The resolution of focused-ion-beam (FIB) microscopes, whether analytical or processing ones, is known to be determined by three main factors: (i) the size of a Gaussian (ideal) image of the ion source, (ii) the ion-optical aberrations, and (iii) the scattering of primary ions and secondary particles (both ions and electrons) in the target. This paper shows that each of them can be significantly reduced owing to recent advances in the field. These are (i) innovative field-ionization ion sources with a sub-1-nm effective emission area and improved brightness and ion-energy spread, (ii) the concept of a combined electromagnetic mirror for correcting axial aberrations in ion optics, and (iii) fresh data on the collision of low-energy He+ ions with a pure-metal surface and on the deceleration of low-energy O 2 + ions in diamond. On this basis, a new concept of FIB microscope is proposed and discussed that is capable of operating in both analytical and processing mode, and offers better resolution by reducing all of the above-mentioned factors. It is shown that the combined electromagnetic mirror proposed enables one to achieve a 1.6-and a 1.5-nm resolution in analytical and processing mode, respectively, when only chromatic aberration is corrected. With perfect axial-aberration correction, a 0.6-and a 1-nm resolution should be attainable in analytical and processing mode, respectively.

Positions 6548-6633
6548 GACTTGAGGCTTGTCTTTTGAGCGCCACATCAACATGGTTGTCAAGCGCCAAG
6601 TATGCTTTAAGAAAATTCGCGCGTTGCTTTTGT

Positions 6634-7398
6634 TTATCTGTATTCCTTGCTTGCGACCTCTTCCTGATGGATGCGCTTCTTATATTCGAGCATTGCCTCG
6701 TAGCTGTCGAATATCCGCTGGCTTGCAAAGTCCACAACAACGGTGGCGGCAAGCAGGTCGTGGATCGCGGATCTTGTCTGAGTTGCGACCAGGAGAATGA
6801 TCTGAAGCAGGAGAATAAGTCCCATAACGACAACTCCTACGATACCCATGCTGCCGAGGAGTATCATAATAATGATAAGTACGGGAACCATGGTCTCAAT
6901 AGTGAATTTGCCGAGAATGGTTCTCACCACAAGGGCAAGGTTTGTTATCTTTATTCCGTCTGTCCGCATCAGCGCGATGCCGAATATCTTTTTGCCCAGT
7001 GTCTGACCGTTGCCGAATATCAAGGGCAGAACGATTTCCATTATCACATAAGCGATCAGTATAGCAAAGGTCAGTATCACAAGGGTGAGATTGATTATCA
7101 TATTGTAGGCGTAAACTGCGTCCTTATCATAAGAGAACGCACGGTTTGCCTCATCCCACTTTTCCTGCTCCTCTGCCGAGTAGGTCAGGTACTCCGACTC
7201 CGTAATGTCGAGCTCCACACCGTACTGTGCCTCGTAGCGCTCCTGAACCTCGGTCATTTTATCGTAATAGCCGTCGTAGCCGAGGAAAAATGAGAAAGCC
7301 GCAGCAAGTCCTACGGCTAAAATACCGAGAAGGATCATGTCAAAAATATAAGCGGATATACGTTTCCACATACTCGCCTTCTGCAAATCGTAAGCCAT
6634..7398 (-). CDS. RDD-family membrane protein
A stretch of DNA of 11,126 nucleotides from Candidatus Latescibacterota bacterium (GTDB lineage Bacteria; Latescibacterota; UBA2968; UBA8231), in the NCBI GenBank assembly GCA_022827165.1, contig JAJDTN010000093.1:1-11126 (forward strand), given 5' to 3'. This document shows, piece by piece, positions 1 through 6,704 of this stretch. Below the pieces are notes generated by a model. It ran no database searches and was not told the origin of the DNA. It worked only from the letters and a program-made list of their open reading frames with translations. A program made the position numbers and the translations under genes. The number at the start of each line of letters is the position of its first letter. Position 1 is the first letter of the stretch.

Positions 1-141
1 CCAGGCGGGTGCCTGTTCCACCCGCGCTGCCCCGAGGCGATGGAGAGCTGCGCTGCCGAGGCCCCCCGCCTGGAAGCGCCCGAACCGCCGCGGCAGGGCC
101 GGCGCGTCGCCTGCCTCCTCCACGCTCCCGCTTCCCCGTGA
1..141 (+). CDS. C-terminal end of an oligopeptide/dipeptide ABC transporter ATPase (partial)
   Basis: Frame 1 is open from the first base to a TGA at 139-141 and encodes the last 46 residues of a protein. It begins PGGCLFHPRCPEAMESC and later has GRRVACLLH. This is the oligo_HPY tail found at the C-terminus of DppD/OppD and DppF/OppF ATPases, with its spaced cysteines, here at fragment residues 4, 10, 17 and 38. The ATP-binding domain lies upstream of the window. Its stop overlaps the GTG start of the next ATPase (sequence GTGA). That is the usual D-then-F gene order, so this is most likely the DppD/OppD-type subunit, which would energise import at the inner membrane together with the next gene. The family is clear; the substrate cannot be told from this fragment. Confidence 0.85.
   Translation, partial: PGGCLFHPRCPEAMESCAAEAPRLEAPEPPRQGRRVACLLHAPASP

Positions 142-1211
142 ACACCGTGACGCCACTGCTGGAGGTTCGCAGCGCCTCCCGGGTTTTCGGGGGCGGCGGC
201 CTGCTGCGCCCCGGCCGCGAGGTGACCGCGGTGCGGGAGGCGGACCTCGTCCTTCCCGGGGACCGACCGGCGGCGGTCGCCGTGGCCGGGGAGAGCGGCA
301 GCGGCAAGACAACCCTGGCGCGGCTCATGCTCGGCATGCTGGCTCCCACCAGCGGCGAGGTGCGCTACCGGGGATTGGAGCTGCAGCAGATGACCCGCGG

Russian Microelectronics – Springer Journals
Published: Sep 27, 2007
It’s your single place to instantly
discover and read the research
that matters to you.
Enjoy affordable access to
over 18 million articles from more than
15,000 peer-reviewed journals.
All for just $49/month
Query the DeepDyve database, plus search all of PubMed and Google Scholar seamlessly
Save any article or search result from DeepDyve, PubMed, and Google Scholar... all in one place.
All the latest content is available, no embargo periods.
“Whoa! It’s like Spotify but for academic articles.”@Phil_Robichaud